If Blizzard Does It…

I’ve got a bit of a rant today.  As y’alls (see I’m becoming a Texan!) know, ranting tends to be a crazy amount of information that might make sense somewhere. Onward!

First off – my own disclaimer.  Blizzard has made some awesome games and will continue to do so. They are a powerhouse to reckon with, whether you like their games or not, who owns them now or not. Whether you love or hate their policies, they have done some pretty cool things for the gaming industry.  What is the expression?  With great actions comes a greater responsibility – I think that’s what it is.  So I’m not bashing Blizzard, just analyzing how they are changing things.

I’ve been around the games industry once or thrice (Who am I kidding? I’ve been around a long time.) and I’ve seen a growing trend of people in the industry that say “Well, if Blizzard can do it, so can we.”

This irritates me to no end.  It does.

Lets face it World of Warcraft is an awesomely successful game, with 10 million strong players, expansions, revamps, you name it.  This is where I will become unpopular – World of Warcraft was NOT the first MMO.  That’s right, it might of been many – their first online RPG, but in fact it wasn’t the first one.  It seems that folks forget that.  Of course it is easy to forget though, since usually most of us remember those fond moments of our first MMO where we fell in love and got totally addicted to the game.  It is the nature of games, where you think back to that special time when you ran home to play a game you loved so.  Much like real love, those first memories are usually very deep ingrained into your psyche.  (Of course some of those end with hate either game or love interests but that is a rant for another time.)

Blizzard did things right when World of Warcraft came out, they took the best features of games out during that time, expanded upon them, added their own unique quality and made sure it was playable on your little brother’s hand me down PC that was lucky to boot up.  Smart move and it caught on like gangbusters.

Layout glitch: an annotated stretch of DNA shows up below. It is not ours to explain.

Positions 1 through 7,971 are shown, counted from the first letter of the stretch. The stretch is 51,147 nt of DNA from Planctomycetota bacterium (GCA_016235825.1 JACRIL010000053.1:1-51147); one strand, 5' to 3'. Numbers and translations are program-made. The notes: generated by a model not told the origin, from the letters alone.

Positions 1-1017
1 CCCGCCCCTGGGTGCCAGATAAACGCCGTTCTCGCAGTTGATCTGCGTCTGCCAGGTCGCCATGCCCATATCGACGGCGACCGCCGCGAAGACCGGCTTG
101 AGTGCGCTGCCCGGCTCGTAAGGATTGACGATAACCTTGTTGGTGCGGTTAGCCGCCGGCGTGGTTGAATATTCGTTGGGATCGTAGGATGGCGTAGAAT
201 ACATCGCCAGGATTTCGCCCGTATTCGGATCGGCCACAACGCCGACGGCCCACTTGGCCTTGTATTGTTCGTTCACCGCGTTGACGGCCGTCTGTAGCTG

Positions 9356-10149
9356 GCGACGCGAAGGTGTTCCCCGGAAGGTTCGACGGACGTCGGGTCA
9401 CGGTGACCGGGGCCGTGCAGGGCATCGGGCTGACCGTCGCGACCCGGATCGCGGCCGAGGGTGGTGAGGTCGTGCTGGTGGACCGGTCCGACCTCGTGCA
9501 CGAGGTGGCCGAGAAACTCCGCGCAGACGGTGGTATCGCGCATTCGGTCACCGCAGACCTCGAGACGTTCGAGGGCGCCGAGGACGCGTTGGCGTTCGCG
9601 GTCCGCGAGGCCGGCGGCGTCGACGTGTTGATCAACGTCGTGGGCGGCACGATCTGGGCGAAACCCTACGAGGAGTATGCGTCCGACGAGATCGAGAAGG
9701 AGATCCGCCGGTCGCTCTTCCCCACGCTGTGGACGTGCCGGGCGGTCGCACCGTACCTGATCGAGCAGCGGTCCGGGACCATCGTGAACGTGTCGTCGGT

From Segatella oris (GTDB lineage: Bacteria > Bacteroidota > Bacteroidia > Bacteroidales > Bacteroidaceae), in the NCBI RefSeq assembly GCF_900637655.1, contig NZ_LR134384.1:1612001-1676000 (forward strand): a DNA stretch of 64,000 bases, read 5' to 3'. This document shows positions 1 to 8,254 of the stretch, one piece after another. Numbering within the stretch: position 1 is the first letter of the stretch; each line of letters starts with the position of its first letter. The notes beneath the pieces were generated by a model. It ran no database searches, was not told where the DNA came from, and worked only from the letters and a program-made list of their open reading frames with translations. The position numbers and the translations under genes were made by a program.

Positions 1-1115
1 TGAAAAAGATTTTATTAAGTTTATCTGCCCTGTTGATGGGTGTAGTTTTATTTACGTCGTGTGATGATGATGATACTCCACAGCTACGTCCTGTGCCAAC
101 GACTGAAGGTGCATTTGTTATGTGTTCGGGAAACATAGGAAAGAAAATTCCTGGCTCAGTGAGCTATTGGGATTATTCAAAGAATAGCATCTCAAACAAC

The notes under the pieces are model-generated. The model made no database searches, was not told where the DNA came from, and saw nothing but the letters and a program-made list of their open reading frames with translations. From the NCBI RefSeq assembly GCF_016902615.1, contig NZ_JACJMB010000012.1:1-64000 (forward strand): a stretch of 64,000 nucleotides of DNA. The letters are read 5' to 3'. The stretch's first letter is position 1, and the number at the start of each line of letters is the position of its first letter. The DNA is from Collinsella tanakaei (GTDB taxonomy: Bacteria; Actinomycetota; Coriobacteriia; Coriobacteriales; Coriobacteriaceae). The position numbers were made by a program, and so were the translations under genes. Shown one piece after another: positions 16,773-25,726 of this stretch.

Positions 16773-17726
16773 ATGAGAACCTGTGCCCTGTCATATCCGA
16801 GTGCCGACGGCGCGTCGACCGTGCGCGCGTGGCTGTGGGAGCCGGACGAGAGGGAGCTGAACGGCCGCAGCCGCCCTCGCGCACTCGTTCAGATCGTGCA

Fast forward to modern day – World of Warcraft remains in the top levels of MMOs even after many years and expansions – and troubles.

Why is it that World of Warcraft is what upcoming games are based off of? Have they perfected MMOs so much that there isn’t anywhere to go?

The problem is the perception that so many people have played WoW and that the elements in WoW need to be included in all present and future games.  I disagree.  I think those elements that work need to be in the games but improved upon just like Blizzard did back in the day.  Just because World of Warcraft has it, doesn’t mean it has to be in your game.

Does this apply merely to the game design/development process?  Of course not.

I was talking to a friend the other day about Community and how the Community Managers are starting a new trend – they are making their roles about them, not the players that they are supposed to be representing, supporting and informing.  While I’m not crazy enough to use any examples here, I’m not on a witch hunt.  But when I mentioned examples of the trends I’ve been seeing from Developers and Community folks alike on how they treat their communities, I was told – “Well if Blizzard can treat their players that way…then it makes it okay for everyone else.”

That is incorrect.

It’s time to break free from what we know and what we know is acceptable because that’s what a certain company does.  It’s time to take what we’ve learned from World of Warcraft and everything involved with the upkeep of our MMOs and strive to make it better.  Otherwise everything will simply be a cookie cutter over and over again.

I like cookies, but sometimes too many chocolate chip cookies get boring, time to spice it up, with some chilli peppers or crazy ingredients, maybe some eggplant or evil broccoli, whatever it takes to take what we know and push the boundaries and break out of being generic.

We can do it Games Industry, it’s time to break free from what we know and are used to.  We need to re-analyze how we click buttons, do quests, explore the world and most of all have fun and be innovative.

It’s also up to gamers to welcome change instead of playing the same things because it is easy.

Easy mode has it’s place and time, but I don’t see the appeal of buying a new game because it seems familiar with a little twist.

And that ends this rant, with many little rants that might be sparked by this.

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